Then, as the Soviet army pushed westward across Europe in the mid-1940s, the Soviets expropriated any properties owned by Germans. My mother’s father was taken to far eastern Ukraine where he later died, and her mother and siblings were put out on the street. For days they lived in corn fields trying to evade marauding soldiers on the hunt. Finally they were able to find shelter with a relative where they were able to live in safety until the end of the War.

Literally, in a matter of days, from riches to rags. The American Dream, in reverse.

Decades later after the iron-curtain (the physical and symbolic wall that divided East and West) fell, my mother traveled to her home town with her brother and sisters. They visited their old property where nothing besides piles of rubble from the old homestead remain.

For my mother, this brick symbolizes why not to place eternal value in material possessions. It points to the need to view life as much more than a selfish grab of as much stuff as possible.

Moreover, it represents the basis for a life of gratitude. For, if it weren’t for the experience of doing without, she may have never come to the realization of and the attention towards a life lived for the sake of others and of God.

You might recall a Hebrew story from Scripture sounding a similar theme to our Gospel for today, when Joseph in a dream is instructed to tell Pharaoh to save food in barns for seven years of plenty in order to prepare for a subsequent seven years of famine (Genesis 41:32-36). This is a wonderful scriptural precedent for gathering in a bountiful harvest and saving it for the future.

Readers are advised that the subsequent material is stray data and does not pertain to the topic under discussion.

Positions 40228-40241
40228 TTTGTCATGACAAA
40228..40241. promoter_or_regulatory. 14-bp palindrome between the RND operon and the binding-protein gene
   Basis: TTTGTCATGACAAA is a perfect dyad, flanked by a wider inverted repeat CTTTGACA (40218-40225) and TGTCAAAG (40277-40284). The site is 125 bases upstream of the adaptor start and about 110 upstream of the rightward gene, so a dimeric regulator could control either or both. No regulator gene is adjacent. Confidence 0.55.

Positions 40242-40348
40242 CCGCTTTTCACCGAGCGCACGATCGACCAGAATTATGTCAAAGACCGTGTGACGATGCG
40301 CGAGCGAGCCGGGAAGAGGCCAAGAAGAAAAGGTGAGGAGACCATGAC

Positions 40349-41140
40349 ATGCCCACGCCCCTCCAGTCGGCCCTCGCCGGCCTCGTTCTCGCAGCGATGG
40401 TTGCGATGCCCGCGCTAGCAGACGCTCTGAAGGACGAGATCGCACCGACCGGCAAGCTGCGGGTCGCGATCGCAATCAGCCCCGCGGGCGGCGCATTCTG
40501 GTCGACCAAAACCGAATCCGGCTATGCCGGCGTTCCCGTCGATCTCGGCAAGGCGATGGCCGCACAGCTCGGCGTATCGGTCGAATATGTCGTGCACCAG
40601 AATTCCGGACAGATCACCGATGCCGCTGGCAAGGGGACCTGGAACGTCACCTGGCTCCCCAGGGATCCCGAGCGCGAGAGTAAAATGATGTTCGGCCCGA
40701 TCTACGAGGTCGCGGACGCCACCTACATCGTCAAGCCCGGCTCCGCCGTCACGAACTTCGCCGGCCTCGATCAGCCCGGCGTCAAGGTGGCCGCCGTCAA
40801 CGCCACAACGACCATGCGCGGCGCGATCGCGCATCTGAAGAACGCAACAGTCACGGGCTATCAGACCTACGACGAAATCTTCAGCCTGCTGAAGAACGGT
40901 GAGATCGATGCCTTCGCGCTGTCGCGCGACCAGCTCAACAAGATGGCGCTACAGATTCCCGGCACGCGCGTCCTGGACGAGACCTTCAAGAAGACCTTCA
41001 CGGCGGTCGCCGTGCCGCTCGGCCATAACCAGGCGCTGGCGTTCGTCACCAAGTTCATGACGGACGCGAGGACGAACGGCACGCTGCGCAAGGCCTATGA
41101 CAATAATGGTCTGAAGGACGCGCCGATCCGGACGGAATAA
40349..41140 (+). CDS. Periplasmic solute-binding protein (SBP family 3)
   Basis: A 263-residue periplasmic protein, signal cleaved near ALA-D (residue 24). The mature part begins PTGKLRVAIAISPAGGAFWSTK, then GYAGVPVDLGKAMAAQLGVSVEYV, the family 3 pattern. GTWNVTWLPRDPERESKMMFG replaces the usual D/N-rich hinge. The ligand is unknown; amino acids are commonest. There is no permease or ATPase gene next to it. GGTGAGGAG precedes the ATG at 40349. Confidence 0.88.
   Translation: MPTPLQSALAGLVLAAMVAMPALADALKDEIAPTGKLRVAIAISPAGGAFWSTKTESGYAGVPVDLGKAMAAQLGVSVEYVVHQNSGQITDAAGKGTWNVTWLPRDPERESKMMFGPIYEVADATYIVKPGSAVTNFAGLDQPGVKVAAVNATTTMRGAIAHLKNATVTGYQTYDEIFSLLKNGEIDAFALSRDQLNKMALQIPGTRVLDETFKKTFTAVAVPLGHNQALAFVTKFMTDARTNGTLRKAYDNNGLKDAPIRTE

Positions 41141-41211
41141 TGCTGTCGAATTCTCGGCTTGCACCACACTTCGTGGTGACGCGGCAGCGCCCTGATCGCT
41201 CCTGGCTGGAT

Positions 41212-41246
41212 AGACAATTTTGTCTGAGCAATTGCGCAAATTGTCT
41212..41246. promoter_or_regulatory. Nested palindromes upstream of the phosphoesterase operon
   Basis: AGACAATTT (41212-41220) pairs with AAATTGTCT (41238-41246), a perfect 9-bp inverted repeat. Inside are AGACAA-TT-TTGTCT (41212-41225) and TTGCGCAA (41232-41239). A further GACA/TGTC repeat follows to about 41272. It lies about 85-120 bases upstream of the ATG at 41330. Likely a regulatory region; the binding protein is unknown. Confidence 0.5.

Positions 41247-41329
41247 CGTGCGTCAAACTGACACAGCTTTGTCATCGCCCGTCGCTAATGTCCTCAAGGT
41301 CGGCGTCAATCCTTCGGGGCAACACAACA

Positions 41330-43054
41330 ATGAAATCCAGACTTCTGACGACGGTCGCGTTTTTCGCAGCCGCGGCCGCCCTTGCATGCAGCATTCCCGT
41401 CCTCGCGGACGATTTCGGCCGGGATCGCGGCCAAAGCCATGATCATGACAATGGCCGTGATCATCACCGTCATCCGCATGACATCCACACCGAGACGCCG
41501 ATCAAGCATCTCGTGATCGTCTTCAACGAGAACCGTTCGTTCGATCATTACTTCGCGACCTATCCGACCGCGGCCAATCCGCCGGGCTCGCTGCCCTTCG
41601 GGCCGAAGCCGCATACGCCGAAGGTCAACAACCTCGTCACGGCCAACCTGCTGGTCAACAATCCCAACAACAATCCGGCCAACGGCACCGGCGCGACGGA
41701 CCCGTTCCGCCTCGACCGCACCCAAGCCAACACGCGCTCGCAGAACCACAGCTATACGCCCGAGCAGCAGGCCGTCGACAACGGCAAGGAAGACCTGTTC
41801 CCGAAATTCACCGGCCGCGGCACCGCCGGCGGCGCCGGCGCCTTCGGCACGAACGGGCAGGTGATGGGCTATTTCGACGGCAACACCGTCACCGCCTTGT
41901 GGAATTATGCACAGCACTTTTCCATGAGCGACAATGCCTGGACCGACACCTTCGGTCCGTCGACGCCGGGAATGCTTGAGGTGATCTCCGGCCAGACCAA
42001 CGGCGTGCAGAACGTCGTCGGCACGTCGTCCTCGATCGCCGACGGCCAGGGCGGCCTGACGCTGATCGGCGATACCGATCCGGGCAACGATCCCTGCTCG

The critical difference, of course, is that in the case of Joseph, the purpose of doing so is for the benefit of many people — indeed an entire nation.

Echoes of previous stories from the Gospel of Luke resonate. In the case of Mary and Martha — where Mary has chosen the better way — the point is not that preparing food and being busy is bad. It’s just that Martha was distracted from remaining centered on the whole point of being busy: serving with prayerful attention to the divine guest.

In the same way, there is nothing wrong with acquiring material wealth. It’s more a question of what purpose it serves and to whose benefit. The answer to that question will determine the value of the entire activity.

What is the purpose of this building in which we worship today? What will its purpose be in not only seven years from now, but twenty-five and fifty?

There’s nothing wrong with food. There’s nothing wrong with money. There’s nothing wrong with buildings and properties and abundance of material wealth. It’s being very clear and motivated by the mission, the vision, the purpose that’s at stake. Form follows function, not the other way around.

Someone in the bible study group on this text summarized the message of this text for us today, as being: “Allowing what we have now to be used for God’s purposes.” It may not be much, from our perspective. But it’s what God has given us in this time and place. How are we using it for God’s purposes? And where may the Holy Spirit be leading us?

I entitled this sermon “Doing God Thanks”. I think viewing our mission in light of God’s purposes requires of us discipline around our attitude of gratitude. And it’s not just in the feeling of thankfulness, it’s in responding, in doing, in putting muscle to the task at hand. We look up, and we look out, and actually move our bodies in that direction — and then see what God has in store.

But we start with what we know we have, for which we can offer hearts of thanksgiving.

Listen to what Richard Rohr writes about on the topic of “Day-to-Day-Gratitude” (p.285, “On the Threshold of Transformation”):

Things go right more often than they go wrong. Our legs carry us where we are going, our eyes let us see the road ahead, and our ears let us hear the world around us. Our bodies, and our lives, work pretty much as they should, which is why we become so unsettled when we confront any failure or injustice. This is not so true for people born into intense poverty or social injustice, of course. And we had best never forget that.